One week ago, Peninsula representatives met with mayor’s staff and other city people about trying to find a solution. The community representatives reported that the city was coming up with proposals that would resolve the issues and questions swirling around projects like Emerson and Evergreen.

Yet, critics are already questioning these “solutions” are wrong-headed in that the new city solution –

“will allow”, according to former Peninsula planner, Geoff Page,”the currently, incorrectly and illegally approved projects to continue because they were not subject to this ‘new’ rule, which is, in fact not new but is merely restating what the Municipal Code already requires. This is a maneuver by the city to avoid the lawsuits it will face if it requires the currently, incorrectly and illegally approved projects to be re-evaluated and re-designed.

Page continues:

The second major problem is that the city’s report contains language stating that Proposition D allows developers to measure height from the new designed finished grade not the existing grade. This is entirely wrong and if this stupidity is not corrected, the 30-foot height limit will be worthless as developers raise the grades on their properties as has happened in Roseville, and build structures beyond 30 feet. This proposed change in the Municipal Code needs to be defeated and the city needs to be required to abandon this interpretation and re-evaluate all currently approved projects.

We’re hoping that any questions about why the Peninsula planners were not notified of the Planning Commission meeting were resolved at the September 2nd meeting. Because Sevrens was upset, as reported by Julie Stalmer:

“The hearing came as a shock to us,” said Sevrens. “Every civil group was told about the hearing except for us. Apparently what’s happened is the mayor’s office has decided to do something by administration action because legislation takes longer. What they’re proposing is to fight the height limit, but on square footage versus actual height.”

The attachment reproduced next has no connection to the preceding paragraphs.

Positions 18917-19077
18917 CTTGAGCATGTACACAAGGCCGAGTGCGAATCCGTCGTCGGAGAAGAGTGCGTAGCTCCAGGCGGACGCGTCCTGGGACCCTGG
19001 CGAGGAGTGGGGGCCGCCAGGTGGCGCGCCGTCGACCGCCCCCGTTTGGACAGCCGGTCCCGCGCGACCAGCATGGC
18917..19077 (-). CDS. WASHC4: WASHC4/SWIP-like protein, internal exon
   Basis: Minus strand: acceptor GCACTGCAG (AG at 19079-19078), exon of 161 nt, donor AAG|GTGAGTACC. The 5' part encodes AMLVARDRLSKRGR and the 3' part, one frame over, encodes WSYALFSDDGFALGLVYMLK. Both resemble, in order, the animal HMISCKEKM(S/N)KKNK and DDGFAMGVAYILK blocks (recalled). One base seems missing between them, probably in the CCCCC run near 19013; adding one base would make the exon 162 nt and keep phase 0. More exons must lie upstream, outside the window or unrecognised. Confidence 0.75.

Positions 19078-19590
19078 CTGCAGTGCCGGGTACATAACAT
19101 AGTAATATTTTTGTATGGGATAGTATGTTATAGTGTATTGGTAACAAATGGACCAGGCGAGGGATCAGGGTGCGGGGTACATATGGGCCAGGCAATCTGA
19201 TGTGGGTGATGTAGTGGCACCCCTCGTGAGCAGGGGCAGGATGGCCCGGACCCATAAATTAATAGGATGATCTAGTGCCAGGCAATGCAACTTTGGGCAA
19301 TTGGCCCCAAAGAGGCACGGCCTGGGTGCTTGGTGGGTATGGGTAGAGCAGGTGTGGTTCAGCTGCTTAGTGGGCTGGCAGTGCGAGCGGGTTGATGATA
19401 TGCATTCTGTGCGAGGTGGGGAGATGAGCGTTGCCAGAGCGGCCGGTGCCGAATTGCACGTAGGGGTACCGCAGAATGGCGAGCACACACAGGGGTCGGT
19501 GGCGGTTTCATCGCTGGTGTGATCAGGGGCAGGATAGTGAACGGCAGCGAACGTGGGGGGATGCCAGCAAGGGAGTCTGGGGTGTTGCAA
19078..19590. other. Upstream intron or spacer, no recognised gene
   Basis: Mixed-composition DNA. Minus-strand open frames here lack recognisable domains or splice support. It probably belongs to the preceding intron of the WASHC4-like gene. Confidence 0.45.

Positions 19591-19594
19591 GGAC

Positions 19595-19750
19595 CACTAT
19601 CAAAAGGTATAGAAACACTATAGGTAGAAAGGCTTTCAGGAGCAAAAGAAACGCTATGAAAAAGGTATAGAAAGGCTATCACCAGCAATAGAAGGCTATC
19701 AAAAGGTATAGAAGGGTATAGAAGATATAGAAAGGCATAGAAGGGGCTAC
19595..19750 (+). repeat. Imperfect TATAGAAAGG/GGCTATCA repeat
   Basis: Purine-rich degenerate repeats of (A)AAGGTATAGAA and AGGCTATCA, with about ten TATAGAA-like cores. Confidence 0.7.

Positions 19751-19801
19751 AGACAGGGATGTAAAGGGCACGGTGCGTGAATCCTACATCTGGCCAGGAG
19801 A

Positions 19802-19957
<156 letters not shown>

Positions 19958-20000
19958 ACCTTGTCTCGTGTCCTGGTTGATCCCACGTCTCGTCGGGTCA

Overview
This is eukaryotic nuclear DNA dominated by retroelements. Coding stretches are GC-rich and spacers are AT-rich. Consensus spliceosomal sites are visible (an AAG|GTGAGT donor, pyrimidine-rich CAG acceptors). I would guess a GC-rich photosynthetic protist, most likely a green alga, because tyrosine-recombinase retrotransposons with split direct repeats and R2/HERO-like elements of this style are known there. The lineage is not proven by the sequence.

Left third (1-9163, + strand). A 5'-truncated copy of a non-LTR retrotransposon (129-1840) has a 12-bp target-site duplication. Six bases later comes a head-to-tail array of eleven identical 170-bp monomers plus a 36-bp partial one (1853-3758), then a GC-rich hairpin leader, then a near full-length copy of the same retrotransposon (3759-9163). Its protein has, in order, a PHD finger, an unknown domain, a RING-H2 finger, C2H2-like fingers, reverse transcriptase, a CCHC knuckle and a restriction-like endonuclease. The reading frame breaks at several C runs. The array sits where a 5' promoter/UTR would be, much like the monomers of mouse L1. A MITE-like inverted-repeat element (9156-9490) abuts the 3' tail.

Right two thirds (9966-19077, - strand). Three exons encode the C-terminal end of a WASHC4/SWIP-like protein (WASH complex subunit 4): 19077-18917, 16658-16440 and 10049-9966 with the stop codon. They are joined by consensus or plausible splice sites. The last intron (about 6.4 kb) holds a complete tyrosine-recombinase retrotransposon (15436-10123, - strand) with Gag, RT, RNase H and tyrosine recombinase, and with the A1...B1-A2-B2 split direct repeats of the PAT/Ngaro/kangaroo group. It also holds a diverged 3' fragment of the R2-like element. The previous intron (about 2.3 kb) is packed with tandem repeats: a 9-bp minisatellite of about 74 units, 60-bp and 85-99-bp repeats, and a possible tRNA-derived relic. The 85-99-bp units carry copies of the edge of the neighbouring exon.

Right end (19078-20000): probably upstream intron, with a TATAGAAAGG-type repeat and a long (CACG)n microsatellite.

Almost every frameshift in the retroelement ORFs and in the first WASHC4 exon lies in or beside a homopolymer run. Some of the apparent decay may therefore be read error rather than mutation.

{ 1 comment… read it below or add one }

Geoff Page Geoff Page September 8, 2016 at 3:31 pm

I have to clarify something here because the issue has become muddled. Square footage has absolutely nothing to do with height. What happened on Emerson was that residents saw how tall the building was and rioted. The city issued a Stop Work Order that people mistakenly believed was due to the height complaint but the Stop Work Order says nothing about height.

We originally believed the developer was artificially raising the grade to get a taller building when, in fact, the city granted a permit for a 40-foot tall building that the city still believes is perfectly legal. What they cited the developer for was artificially creating a subterranean garage by building retaining walls and raising the grade around the garage. Although, keep in mind, the DSD approved the plans that clearly showed what the developer planned to do. They are lionizing the developer when the DSD is the culprit.

If a garage structure is considered subterranean, it is not counted against the Floor Area Ratio (FAR). The developer did this because the lot is small and they could only get so much square footage based on the formula. The developer can still build a skinnier 40-foot tall building if they wanted to, with the correct square footage.

The big issue now is to correct the city’s idea that Prop D allows a developer to raise the grade and then do the 30-foot measurement. The DSD believes this is correct, the director of the DSD, Vacchi, said so at the Peninsula Community Planning Board meeting in July. This is ridiculous because the Uniform Building Code (UBC) that the Prop D references is a DESIGN and construction document. Vacchi is saying design first then measure, which is backward. Measure first and design to that is the correct way. Everything else is done this way, the size of the footings, the size of the framing, the materials for siding, the plumbing, etc. are all taken from the UBC to DESIGN a building so why would this one item, the height, be treated differently.

We need to fight this amendment they want to put in the MC so that the current projects cannot be built and we need this raising of the grade idiocy to stop. The city is relying on a city attorney memo that is over 30 years old that I am sure would not hold up to legal scrutiny today. And, when that memo was issued, the City Attorney proposed language to put in the Municipal Code to clarify Prop D meant “existing grade” which I believe is also unnecessary but not harmful except that adding it would exempt all current projects from redesign. This memo and language is in the file I obtained from Vacchi but oddly enough, the city is not proposing this language as a Municipal Code amendment. This battle is far from over.